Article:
Their older system was based around a screw that was so small it looked like it fell out of a watch, so this is a big improvement and one that we really appreciate.
It's kind of tricky to wrap the head around this little item with it's pivoting handle and its plunge-cutting ability.
If you've ever used a Roto-Zip, you know that embedding a spiral blade in wood and scrolling around with it equals a severely short bit life. It's a feature that we think should be standard in li-Ion tools and it's nice to see Dremel getting on board with it. The company would be deemed completely insane if it weren't for the fact that each tool really is that much better than the last. In fact no one we know even uses the term 'rotary tool,' preferring to use 'Dremel' as the catch all, like 'Kleenex.' So with the release of this new installment in the ongoing Dremel saga, the company was nice enough to ship a unit our way for reviewing purposes.
And as an added bonus, the changes are pretty significant when it comes to the functionality of the tool. Compared head to head with an older Dremel, the 4000 has reached a strength level that really increases the uses of the rotary tool.
We used the 4000 to tinker around with the pre-cut lock set openings on a metal door and while the tool showed no signs of stress, we went through the grinder accessories like they were made of origami paper. During use the handle would loosen some, but this was nothing more than a minor irritation compared to the level of added maneuverability.


It's a sleek looking item and could be used as a prop in some glossy science fiction flick. If you're buying a kit with more the attachments and accessories, the price is going to be higher, but will max out around the $150 range.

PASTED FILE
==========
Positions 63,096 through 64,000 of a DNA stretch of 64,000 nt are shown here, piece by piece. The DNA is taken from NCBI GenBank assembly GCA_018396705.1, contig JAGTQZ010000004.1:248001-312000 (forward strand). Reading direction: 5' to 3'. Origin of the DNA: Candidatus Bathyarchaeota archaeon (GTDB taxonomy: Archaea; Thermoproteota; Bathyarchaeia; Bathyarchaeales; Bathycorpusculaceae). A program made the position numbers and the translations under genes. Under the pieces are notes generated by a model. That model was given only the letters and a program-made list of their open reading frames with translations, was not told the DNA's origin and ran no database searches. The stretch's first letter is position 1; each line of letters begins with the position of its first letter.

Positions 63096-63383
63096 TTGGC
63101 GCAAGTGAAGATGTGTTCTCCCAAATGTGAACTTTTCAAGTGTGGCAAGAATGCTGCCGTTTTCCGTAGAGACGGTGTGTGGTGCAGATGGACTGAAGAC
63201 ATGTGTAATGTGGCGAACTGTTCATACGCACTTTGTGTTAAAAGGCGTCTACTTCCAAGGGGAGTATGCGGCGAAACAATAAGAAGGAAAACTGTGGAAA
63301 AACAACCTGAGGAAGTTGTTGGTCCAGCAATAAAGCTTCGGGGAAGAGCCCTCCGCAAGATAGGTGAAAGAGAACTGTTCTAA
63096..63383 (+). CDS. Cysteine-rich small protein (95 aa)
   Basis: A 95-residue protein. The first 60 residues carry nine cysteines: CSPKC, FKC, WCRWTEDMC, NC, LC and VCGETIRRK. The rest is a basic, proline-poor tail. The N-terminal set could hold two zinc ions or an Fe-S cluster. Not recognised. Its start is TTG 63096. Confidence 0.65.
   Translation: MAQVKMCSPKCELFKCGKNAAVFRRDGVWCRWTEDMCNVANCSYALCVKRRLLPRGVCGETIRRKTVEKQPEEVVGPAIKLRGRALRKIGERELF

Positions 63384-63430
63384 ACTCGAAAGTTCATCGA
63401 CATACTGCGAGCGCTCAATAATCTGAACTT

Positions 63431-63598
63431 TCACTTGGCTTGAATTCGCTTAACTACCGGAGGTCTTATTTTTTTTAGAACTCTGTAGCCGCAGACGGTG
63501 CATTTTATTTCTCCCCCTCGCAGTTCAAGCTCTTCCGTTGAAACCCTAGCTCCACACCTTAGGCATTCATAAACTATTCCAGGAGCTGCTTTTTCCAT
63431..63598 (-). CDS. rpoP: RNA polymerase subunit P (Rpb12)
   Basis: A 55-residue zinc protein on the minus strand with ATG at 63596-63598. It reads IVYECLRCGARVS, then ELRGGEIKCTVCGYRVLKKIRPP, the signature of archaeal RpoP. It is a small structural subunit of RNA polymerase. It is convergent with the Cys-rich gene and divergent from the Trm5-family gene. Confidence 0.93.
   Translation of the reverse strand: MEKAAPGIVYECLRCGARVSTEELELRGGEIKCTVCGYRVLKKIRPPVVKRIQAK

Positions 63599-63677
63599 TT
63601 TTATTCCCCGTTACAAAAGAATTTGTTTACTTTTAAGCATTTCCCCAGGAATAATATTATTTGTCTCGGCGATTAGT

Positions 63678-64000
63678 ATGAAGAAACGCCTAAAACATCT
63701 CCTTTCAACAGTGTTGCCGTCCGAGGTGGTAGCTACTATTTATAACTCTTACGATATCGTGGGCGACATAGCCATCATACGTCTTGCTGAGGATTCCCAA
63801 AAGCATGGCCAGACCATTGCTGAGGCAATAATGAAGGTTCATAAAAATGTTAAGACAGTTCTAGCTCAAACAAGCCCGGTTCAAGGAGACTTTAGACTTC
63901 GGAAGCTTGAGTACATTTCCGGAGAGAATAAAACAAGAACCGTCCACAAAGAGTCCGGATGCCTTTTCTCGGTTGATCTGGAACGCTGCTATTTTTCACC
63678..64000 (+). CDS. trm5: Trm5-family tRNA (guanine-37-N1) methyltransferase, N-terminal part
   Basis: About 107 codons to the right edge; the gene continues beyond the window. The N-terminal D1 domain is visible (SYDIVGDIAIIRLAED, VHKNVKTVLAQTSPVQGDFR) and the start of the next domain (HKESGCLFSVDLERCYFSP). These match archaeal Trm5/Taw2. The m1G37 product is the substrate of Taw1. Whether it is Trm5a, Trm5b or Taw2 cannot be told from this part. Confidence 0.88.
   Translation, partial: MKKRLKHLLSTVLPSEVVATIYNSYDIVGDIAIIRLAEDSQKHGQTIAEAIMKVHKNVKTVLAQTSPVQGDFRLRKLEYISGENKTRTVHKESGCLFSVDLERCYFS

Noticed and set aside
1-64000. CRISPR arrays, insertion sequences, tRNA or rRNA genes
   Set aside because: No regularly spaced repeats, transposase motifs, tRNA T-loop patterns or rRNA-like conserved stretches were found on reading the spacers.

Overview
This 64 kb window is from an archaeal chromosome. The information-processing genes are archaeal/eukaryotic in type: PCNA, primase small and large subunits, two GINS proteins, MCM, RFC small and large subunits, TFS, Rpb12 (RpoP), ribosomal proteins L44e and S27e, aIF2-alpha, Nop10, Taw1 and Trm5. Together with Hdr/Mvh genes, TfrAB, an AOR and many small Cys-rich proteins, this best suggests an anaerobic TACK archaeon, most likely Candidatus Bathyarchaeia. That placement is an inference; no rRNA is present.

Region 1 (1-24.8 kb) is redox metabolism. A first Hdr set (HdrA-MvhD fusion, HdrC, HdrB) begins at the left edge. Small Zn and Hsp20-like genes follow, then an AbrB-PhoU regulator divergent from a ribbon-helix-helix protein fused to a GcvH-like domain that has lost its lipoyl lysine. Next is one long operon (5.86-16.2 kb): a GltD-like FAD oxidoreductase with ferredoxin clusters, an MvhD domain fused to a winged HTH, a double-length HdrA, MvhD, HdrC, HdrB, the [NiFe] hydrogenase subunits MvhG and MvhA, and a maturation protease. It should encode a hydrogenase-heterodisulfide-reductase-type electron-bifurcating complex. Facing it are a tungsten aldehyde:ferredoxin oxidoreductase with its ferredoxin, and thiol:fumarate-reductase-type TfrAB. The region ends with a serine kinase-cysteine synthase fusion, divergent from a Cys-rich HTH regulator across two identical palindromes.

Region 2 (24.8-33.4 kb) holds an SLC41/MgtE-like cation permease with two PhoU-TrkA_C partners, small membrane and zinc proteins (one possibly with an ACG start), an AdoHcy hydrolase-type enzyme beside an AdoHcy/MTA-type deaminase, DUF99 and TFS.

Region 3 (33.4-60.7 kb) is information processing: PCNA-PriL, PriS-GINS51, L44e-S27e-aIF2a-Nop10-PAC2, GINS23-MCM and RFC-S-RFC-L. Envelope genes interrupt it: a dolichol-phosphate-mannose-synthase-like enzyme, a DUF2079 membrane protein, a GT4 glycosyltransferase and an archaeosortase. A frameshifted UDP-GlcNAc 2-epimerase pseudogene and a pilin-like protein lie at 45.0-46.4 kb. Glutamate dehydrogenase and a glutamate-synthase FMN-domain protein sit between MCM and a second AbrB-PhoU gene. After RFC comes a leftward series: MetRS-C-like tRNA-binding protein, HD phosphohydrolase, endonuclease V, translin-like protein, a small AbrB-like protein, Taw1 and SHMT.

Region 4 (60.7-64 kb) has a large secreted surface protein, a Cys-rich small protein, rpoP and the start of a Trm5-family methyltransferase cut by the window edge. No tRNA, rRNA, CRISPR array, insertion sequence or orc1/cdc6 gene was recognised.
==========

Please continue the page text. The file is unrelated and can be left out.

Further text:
But, like we said, most of the comments are positive, so at the reasonable price of under $25, it might be worth checking out. Since each of these attachments alters the use of the tool, Dremel is constantly reinventing their rotary tool and finding new things that it can do. There is also a nice little compartmentalized case for your rotary bits and driver bits as well as an expansion piece for the stand that clicks onto the side and provides a space to store your bits for easy access. This situation presents no bench top space issues, seeing as both of these tools combined are hardly any bigger than the standard 18-volt battery and won't be taking up much space at all. The tool can be purchased by itself or bundled with the cordless Dremel stylus in a package called the Dremel Duo.
Since then, it's been one success after another and now they have decided to mark their 75th anniversary with a limited-edition commemorative tool kit. If that wasn't good enough, Dremel has thrown in a 12-in-1 Multi-Tool (think Leatherman), free. Ryobi Tools wants to help make your chores a little bit easier with their full lines of 18v and 40v outdoor tools! The best part is that the batteries are interchangeable meaning you can use one batter to power over 50 different tools!!! My friends over at RYOBI have teamed up with us, While They Snooze, A Place for Us, and Ella Claire to host todays giveaway. They hold a charge 4X longer, offer up to 20% more runtime and are 45% lighter weight than Ni-Cd batteries. Join us on Instagram and Pinterest to keep up with our most recent projects and sneak peeks! I tried using a bluetooth system on the job so I could play music and podcasts from my phone, but even on a roof with absolutely nothing between the receiver and me it would cut out around 20 feet, especially if my body was between the phone and the receiver. These issues are why most manufacturers of audio equipment have abandoned it in favor of AirPlay and DLNA.
In boxes, anyway – I seem to recall the displays still having the blue model out for show, last time I looked. The EZ lock system won't rattle the tool world like the Senco Fusion, but it will make Dremel users smile. Dremel may have addressed this, as we noticed a disclaimer on the Dremel site saying that the Trio is not compatible with standard rotary tool accessories. Oddly enough, we got it in our hands, played around with it for a bit and thought, "Hot damn!